As Indonesia seems to have internally stabilised to a certain degree, its foreign policies and conduct of international relations have become a subject of global as well as regional interest. How does Indonesia view its neighbours Malaysia and Singapore as well as major powers like the United States, China and Australia? Dr Dewi Fortuna Anwar shares her observations and insights on this.
Q: Because of its colonial past and bitterly-fought war for independence, Indonesia was well-known for its fierce anti-Western nationalism. Will, or will not, Indonesian nationalism articulated in the past pose a mental obstacle among young Indonesians to cope with the challenges of globalisation which include the need to acquire skills in Western languages, management styles and diplomacy?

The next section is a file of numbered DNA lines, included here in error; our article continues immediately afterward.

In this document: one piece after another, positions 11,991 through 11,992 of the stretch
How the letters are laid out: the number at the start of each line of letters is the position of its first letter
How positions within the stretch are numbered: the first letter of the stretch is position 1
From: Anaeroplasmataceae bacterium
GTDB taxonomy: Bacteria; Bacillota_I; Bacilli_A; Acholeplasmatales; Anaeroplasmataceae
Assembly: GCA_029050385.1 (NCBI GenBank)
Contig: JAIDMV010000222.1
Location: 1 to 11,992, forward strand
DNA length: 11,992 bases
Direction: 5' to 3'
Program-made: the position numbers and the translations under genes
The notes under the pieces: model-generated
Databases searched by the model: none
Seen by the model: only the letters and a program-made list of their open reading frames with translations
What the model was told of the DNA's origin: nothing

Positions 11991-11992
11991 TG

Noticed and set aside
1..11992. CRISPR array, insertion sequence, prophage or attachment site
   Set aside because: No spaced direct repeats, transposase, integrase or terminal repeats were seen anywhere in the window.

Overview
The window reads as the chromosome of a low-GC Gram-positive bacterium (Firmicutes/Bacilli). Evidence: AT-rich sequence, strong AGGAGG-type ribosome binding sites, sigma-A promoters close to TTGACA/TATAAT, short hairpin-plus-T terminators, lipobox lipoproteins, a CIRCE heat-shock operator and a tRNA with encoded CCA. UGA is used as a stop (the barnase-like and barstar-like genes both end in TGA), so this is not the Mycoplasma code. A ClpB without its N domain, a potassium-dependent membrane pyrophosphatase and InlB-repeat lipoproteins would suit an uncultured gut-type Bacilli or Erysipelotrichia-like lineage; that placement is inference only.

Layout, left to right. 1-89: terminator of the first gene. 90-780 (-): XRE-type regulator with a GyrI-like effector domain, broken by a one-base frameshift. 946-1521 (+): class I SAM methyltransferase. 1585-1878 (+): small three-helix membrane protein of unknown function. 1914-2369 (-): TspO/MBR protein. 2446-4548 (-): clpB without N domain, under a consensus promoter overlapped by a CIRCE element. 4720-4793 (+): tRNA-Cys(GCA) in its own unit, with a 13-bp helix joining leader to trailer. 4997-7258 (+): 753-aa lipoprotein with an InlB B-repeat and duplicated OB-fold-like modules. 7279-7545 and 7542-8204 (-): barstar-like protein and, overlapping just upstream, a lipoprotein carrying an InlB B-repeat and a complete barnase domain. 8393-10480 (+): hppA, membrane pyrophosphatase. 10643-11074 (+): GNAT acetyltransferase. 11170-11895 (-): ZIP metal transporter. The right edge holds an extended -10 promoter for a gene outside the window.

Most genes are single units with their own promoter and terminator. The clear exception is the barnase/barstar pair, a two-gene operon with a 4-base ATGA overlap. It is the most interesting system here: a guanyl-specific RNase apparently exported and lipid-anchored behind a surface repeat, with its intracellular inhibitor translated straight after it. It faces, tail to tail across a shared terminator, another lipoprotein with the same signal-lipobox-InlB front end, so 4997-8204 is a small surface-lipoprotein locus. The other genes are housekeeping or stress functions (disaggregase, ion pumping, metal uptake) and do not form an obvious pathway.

A: As mentioned earlier, Indonesians have a strong sense of nationalism. In foreign policy this has manifested itself in the 'free and active foreign policy' and Indonesia's refusal to be party to any defence alliances throughout the Cold War period. Indonesia is particularly sensitive to the presence and role of foreign military powers in its areas of jurisdiction.